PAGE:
The Republicans’ big tent


First, my apologies to the campus Republicans. Even after cleaning Liberals’ clocks (a fact which I readily admit, unlike some of my friends who still complain about voting irregularities in Ohio), they’re still so threatened whenever anyone turns a critical eye toward their glaring lies and gaping hypocrisy. After two years of working for The Record I should have known better, and for that I am truly sorry.

(As a quick aside: My mother, a registered independent in the state of Michigan, received a phone call the week after the election. The group said they were conducting a poll, but really it was the Republican Party asking questions like, “Aren’t you glad those Liberals didn’t win control of Congress? Do you know what four years of a Liberal administration would have done to our national security?” Bipartisanship, indeed!)

Anyhow, I wanted to take a minute to correct a misconception. I don’t believe that Republicans lack diversity. Indeed, I believe they have a large tent that encompasses many different beliefs. My point is simply that the current administration has completely abandoned not just the various conservative ideologies, but also the doctrinal consistency that conservative law students so love to espouse. Let’s take a look:

Federalists – There are two types of Federalists: those who speak out of principal (a.k.a. the Federalists I respect) and those who joined the bandwagon because it meant overturning the actions of a historically liberal Congress. Now that the tide in Congress has turned, however, it shouldn’t be long before divisions begin to appear.

It’s easy to point to the big affronts to federalism embraced by the current administration (tort “reform,” constitutional amendments banning gay marriage, sodomy, metrosexuality, etc.), but even the behind-the-scenes movement has seemingly hit a dead end. What the Court began in Board of Trustees v. Garrett it was unable to continue in Tennessee v. Lane unless it completely read the 14th amendment out of the Constitution. It’s possible that a Bush appointee could help the Court overcome this final hurdle, but it’s more likely that the social conservatives will begin to embrace their big-government Republican Congress. After all, it’s so much fun imposing one’s will on the rest of the country! We Liberals certainly enjoyed doing it over the years. Given that their name is a grand irony, I shouldn’t expect the Federalists to embrace the Democratic Party (or doctrinal consistency) just yet, but I do wish they’d at least vet our judicial nominees for us. They’re so good at it!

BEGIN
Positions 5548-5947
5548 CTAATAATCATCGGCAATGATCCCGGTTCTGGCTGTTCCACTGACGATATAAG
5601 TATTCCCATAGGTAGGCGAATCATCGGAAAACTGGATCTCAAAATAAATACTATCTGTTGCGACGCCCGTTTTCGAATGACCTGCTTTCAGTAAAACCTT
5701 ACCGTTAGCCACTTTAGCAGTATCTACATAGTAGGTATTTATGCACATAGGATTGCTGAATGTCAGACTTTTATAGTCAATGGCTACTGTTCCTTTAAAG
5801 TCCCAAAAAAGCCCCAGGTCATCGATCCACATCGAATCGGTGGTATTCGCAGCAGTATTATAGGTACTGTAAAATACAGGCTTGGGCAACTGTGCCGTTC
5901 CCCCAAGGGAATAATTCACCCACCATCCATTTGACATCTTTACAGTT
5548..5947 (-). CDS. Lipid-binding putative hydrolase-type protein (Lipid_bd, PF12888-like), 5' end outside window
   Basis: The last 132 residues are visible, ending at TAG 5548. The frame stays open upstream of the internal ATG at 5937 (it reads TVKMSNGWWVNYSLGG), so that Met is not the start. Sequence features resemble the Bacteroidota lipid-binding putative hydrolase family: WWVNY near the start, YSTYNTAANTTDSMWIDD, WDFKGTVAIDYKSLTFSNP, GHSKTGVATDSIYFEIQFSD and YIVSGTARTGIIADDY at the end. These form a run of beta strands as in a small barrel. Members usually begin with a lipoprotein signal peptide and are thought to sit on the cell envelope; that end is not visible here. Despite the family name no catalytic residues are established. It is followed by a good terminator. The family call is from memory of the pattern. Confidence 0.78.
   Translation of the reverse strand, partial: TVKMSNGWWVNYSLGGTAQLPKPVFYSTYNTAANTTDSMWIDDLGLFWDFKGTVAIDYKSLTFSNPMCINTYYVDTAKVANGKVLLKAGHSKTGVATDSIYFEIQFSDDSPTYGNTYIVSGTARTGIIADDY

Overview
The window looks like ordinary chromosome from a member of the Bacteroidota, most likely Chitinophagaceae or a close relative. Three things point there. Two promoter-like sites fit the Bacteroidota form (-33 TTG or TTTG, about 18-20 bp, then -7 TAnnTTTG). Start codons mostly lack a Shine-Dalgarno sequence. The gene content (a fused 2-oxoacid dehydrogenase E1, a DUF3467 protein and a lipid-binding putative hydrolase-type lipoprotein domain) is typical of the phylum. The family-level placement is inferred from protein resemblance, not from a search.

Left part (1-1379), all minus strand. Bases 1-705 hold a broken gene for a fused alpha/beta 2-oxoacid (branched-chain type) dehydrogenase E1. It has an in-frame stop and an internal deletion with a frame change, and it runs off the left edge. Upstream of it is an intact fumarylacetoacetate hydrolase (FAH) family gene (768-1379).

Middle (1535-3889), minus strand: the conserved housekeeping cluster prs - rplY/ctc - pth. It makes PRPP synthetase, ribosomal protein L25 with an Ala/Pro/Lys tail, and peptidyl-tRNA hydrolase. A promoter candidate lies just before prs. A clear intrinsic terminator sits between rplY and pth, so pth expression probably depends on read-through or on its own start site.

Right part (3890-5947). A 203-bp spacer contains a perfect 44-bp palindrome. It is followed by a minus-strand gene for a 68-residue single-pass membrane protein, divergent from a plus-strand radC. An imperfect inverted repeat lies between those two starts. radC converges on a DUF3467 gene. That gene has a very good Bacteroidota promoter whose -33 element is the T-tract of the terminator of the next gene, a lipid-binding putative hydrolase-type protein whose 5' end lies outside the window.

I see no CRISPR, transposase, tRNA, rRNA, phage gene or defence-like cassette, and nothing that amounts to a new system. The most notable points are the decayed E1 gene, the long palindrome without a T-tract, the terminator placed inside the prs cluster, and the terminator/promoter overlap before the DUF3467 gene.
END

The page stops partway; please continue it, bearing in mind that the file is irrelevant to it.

Fiscal Conservatives – What I love about Bush is that he sets lofty goals. Sure, he could have aimed for an era of Clintonian surpluses. Instead, knowing it would be far too difficult to veto even a single piece of Congressional spending, he chose to aim high: “I’ll cut the deficit in half over the next four years.” With his plan to privatize social security likely costing over a trillion dollars (and who could forget Iraq – the sticker in my neighbor’s window tells me I shouldn’t!), it sure looks like he has a great chance at meeting his goals.

Libertarians – Now Reagan was a Republican the Libertarians could really embrace. He wanted to eliminate the Department of Education. And Legal Aid. Probably entire branches of government – I really can’t remember, since I was in grade school at the time. Bush, on the other hand, likes teachers so much he married one (right after she sold him some pot, I believe). Since libertarians want to legalize drugs I suppose that’s one reason they could support Bush, but there don’t seem to be many others. This administration just isn’t interested in small government.

Isolationists/Xenophobes – I never thought I’d say this, but maybe Pat Buchanan had a point. The U.S. wouldn’t be terribly happy if Canada decided to institute a regime change in Washington. (I, of course, would be ecstatic. Vive le Canada!). Maybe we shouldn’t have expected the Iraqis to embrace us with open arms after all.

So who does that leave? Gun nuts, Neo-cons, and social conservatives, I suppose. And I think the Dems are going to have some luck working on those social conservatives over the next four years. We have a long way to go; in an article in The Wall Street Journal last week, a member of the NRA actually quoted Christ to support universal gun ownership. But I’m fairly certain Christ had some other teachings that were somewhat against violence. So I’ve heard.

Hypocrisy abounds in politics, no matter what party one belongs to, and maybe that’s not such a bad thing. But next time the conservative gunner in your class starts talking about doctrinal consistency, give him what he’s asking for. It’s what we Dems should have been doing all along.

Jon Lamberson is a 3L.

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